Contact with liquid hydrogen sulfide causesfrostbite. If clothing becomes wet with theliquid, avoid ignition sources, remove theclothing and isolate it in a safe area to allowthe liquid to evaporate.
Health effects of H
Hydrogen sulfide is both an irritant and achemical asphyxiant with effects on bothoxygen utilization and the central nervoussystem.Its health effects can vary dependingon the level and duration of exposure.Repeated exposure can result in health effectsoccurring at levels that were previously toler-ated without any effect.Low concentrations irritate the eyes, nose,throat and respiratory system (e.g., burning/ tearing of eyes, cough, shortness of breath).Asthmatics may experience breathing difficul-ties. The effects can be delayed for severalhours, or sometimes several days, whenworking in low-level concentrations. Repeatedor prolonged exposures may cause eyeinflammation, headache, fatigue, irritability,insomnia, digestive disturbances and weightloss.Moderate concentrations can cause moresevere eye and respiratory irritation (includingcoughing, difficulty breathing, accumulationof fluid in the lungs), headache, dizziness,nausea, vomiting, staggering and excitability.
Hazardous properties of H
Hydrogen sulfide is heavier than air and maytravel along the ground. It collects in low-lyingand enclosed, poorly-ventilated areas such asbasements, manholes, sewer lines, under-ground telephone vaults and manure pits.For work within confined spaces, use appro-priate procedures for identifying hazards,monitoring and entering confined spaces.The primary route of exposure is inhalationand the gas is rapidly absorbed by the lungs.Absorption through the skin is minimal.People can smell the “rotten egg” odor ofhydrogen sulfide at low concentrations in air.However, with continuous low-level expo-sure, or at high concentrations, a personloses his/her ability to smell the gas eventhough it is still present (olfactory fatigue).This can happen very rapidly and at highconcentrations, the ability to smell the gascan be lost instantaneously. Therefore,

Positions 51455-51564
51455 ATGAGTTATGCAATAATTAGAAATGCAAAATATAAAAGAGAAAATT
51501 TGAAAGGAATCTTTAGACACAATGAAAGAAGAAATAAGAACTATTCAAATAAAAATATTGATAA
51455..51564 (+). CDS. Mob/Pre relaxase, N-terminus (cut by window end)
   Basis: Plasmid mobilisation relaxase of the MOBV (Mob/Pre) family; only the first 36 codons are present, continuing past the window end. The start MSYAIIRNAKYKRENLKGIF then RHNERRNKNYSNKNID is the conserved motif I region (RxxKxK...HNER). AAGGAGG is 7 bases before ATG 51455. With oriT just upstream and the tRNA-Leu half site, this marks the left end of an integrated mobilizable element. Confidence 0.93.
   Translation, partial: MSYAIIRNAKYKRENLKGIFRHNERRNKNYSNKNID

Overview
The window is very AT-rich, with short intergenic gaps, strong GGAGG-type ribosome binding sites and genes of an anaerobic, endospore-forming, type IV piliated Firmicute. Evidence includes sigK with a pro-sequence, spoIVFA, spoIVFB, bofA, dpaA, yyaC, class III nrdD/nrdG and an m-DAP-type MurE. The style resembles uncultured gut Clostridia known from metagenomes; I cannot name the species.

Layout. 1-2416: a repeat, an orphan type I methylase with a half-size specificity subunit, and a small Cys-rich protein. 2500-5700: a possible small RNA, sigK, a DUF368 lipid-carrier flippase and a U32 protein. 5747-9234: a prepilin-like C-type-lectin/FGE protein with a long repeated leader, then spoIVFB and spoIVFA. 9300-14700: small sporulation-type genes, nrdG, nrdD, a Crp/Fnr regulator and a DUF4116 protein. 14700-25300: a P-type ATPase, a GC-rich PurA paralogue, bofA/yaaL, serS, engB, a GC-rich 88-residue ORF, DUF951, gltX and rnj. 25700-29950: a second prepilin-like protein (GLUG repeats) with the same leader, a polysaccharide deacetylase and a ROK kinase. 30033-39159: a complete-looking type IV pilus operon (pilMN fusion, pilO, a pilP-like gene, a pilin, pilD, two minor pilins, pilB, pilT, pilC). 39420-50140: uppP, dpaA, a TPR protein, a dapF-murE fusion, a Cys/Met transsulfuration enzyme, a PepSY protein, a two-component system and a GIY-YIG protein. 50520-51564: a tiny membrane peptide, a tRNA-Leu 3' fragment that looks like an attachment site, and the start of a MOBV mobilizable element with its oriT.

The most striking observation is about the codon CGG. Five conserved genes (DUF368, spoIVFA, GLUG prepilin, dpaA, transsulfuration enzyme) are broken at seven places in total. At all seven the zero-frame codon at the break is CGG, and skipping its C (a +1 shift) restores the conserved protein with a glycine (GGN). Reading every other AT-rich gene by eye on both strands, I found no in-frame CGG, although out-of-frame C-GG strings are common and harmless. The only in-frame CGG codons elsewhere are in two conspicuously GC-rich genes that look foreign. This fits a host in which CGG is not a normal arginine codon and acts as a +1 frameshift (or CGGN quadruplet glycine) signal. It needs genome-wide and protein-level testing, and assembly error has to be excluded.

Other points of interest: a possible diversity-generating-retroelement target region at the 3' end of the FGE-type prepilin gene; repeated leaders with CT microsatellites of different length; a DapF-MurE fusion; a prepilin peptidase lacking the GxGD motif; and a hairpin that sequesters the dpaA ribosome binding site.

rely on your sense of smell to indicatethe continuing presence of hydrogen sulfideor to warn of hazardous concentrations.In addition, hydrogen sulfide is a highly flam-mable gas and gas/air mixtures can be explo-sive. It may travel to sources of ignition andflash back. If ignited, the gas burns to pro-duce toxic vapors and gases, such as sulfurdioxide.
Hydrogen Sulfide (H
Hydrogen sulfide is a colorless, flammable, extremely hazardous gas with a “rot-ten egg” smell. Some common names for the gas include sewer gas, stink damp,swamp gas and manure gas. It occurs naturally in crude petroleum, natural gas,and hot springs. In addition, hydrogen sulfide is produced by bacterial break-down of organic materials and human and animal wastes (e.g., sewage).Industrial activities that can produce the gas include petroleum/natural gasdrilling and refining, wastewater treatment, coke ovens, tanneries, and kraftpaper mills. Hydrogen sulfide can also exist as a liquid compressed gas.